The nice thing about having Google at your fingertips: you can quickly find out how long it actually takes to fall 700'. 6.59 seconds it turns out, equivalent to a bit more than one segment. Diego scanned through his spell list for something that might save him...unfortunately, nothing. We did allow him the opportunity to pray for divine intervention on the way down (see page 112 of the DMG), but the gods were apparently satisfied at the doom he'd chosen for himself. 

Sonia, my daughter's character, was quick with a spell of her own; she sent a message to her brother: "you're going to die." Diego was not amused, but Sofia laughed mightily.  Until they discovered that all the torches, oil, etc. had been carried by Beanpole and Big Jim and now the party was left in the subterranean hall without a light source. 

*sigh* Hindsight. 

ANYway...I'll skip the rest of the evening's escapades except to say that no one else died and they DID escape the temple crypt and have now discovered a new PC (Frederick, a gnomish illusionist/thief) that was skulking in the swamp, hiding from lizard men and otyughs. It feels good to get back to playing D&D, and I am immensely hopeful we'll get to play more in the next couple/few days. I'm not sure the players want to continue exploring the Sunken City (their resources are quickly dwindling and they've yet to find anything resembling treasure...well, except for that blue crystal staff embedded in the statue of the goddess). If they don't decide to continue, they will have to deal with matter of 3,000 gold owed to Duke Van-Uz (the Duke could employ two 5th level assassins for 900 g.p. and would still be less out of pocket than the 1,500 he originally gave to bankroll the party). But they might be better served finding a smaller dungeon, closer to civilization. And I'm currently working on a ratty little thing that might do the trick.
; )

However, that'll (probably) have to wait till after Thanksgiving. Lots to do the next couple days.

More later. Hope everyone has a happy holiday! Best wishes to you all!


  1. That message part cracked me up!

    1. Us, too. My daughter is quite funny...much more so than my boy.

      What's really interesting is that she was able to find a use for the spell...she is always looking to find a use for ALL her spells, not just the combat ones. Her spell use in the session included jump, comprehend languages, sleep, and message...I think the only ones she didn't get to were shocking grasp and audible glammer. However, "utility" spells generally find a lot of use in my campaign.

  2. Going to jump in here as well with the, “You’re going to die.” As in, the Gods failed to intervene, but they wanted to give you a message about your impending doom. :)

  3. Weird... you post this as my thoughts have been bending toward For Gold and Glory and if it could run the Al-Qadim modules that have been collecting dust in my basement. I think, the in Advanced world, 2e might jut be my huckleberry instead of 1e/OSRIC.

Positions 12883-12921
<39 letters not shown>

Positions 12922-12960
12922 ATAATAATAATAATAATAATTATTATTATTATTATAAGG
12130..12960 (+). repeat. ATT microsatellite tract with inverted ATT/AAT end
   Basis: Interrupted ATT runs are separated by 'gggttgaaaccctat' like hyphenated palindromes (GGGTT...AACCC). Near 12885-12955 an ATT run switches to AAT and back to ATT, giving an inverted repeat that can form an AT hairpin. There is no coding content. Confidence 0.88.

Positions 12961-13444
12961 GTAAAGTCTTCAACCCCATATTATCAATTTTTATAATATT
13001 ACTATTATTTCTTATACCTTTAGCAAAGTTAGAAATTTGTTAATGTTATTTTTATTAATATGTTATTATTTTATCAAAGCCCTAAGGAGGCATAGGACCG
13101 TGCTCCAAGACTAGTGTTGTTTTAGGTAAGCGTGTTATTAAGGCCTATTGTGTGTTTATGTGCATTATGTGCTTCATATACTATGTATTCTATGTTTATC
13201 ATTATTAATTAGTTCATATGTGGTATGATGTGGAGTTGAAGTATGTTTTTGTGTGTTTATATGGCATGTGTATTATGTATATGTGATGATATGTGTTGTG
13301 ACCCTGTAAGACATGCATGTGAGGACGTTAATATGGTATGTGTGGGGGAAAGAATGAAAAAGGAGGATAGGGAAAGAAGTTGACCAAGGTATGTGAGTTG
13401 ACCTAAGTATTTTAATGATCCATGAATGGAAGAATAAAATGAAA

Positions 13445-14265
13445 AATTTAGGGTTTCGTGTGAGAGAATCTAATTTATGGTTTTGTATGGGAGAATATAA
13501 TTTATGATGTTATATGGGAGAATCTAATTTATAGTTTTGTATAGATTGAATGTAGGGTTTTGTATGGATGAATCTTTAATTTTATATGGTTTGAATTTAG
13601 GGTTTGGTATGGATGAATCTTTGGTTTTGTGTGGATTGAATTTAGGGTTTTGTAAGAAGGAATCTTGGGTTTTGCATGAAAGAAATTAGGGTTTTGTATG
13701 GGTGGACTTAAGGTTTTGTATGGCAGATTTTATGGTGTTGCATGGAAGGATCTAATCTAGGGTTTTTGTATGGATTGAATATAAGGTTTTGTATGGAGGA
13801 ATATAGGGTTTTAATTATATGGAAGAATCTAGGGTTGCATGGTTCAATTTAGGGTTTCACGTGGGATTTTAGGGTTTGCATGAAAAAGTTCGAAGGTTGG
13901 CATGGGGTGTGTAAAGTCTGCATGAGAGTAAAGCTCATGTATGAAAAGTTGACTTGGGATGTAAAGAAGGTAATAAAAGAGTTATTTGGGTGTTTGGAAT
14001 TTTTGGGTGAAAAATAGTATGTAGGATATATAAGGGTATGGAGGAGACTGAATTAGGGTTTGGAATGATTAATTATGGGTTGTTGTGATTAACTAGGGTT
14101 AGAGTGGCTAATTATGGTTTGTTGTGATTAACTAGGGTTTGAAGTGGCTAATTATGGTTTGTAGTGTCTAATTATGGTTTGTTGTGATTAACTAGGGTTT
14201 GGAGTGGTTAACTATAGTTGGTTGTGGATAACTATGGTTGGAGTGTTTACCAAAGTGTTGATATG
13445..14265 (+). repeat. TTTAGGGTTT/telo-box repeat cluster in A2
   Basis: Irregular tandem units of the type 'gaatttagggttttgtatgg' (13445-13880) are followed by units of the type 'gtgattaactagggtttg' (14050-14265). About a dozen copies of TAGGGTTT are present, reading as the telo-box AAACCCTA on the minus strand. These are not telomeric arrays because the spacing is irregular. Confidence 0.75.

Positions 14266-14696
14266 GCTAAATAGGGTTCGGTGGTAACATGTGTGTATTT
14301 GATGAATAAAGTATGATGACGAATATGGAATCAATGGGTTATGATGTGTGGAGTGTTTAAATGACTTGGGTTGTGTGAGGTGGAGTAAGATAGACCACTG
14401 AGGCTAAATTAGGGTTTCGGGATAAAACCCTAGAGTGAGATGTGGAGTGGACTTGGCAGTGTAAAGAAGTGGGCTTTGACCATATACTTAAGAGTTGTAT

Oh, and I posted a reply to your query for my non-blog contact info btw.

    1. Yep…saw that. I’ll be in contact.
      : )

      I have the Al-Qadim book, but I always found the idea of ‘porting D&Disms (elves and orcs and whatnot) into a setting so rich with legend and folklore to be…mmm…”mildly distasteful.” With modification though, it could probably be a blast.

      [of course I DID my “modification” already…it’s called Five Ancient Kingdoms]
      ; )

    2. I never used demi-humans in Al-Qadim. For a bit, I was working on researching/writing up some more Middle Eastern inspired playable races, but I have no idea where those notes are.

      (Once upon a time, I was working on a Persian-themed setting for B/X. I was mildly surprised it didn't get me on a No Fly list...)

    3. Interesting! Um...all of what you said.

      If you continue down this road (world building with AQ and your 2E system of choice) I would be VERY interested in reading the results of your excursion on your blog.
      ; )

    4. I've spent some of the time this morning, while waiting for the holiday festivities to begin, combing through my disastrously disorganized Drive. I can't find those notes anywhere. I'm beginning to suspect I have them saved locally on a semi-defunct laptop that I can *probably* persuade to return to life enough to retrieve them. I was slow to embrace cloud storage, and I regret the hell out of it. XD

    5. Yeah. I’m STILL slow with “the cloud” (don’t trust it). I end up transferring all my files via Zip drive between laptops, and it’s a pain to organize the stuff (so much so that it ain’t organized…natch). I feel your drama.

  4. It's sinking into a swamp, but there's a 200 m deep void under it (rather than mega-tons of smelly mud?)

    1. I know, right? Hickman design…what are you going to do?

      I suppose it could just be a MAGIC subterranean void holding the swamp up….
      ; )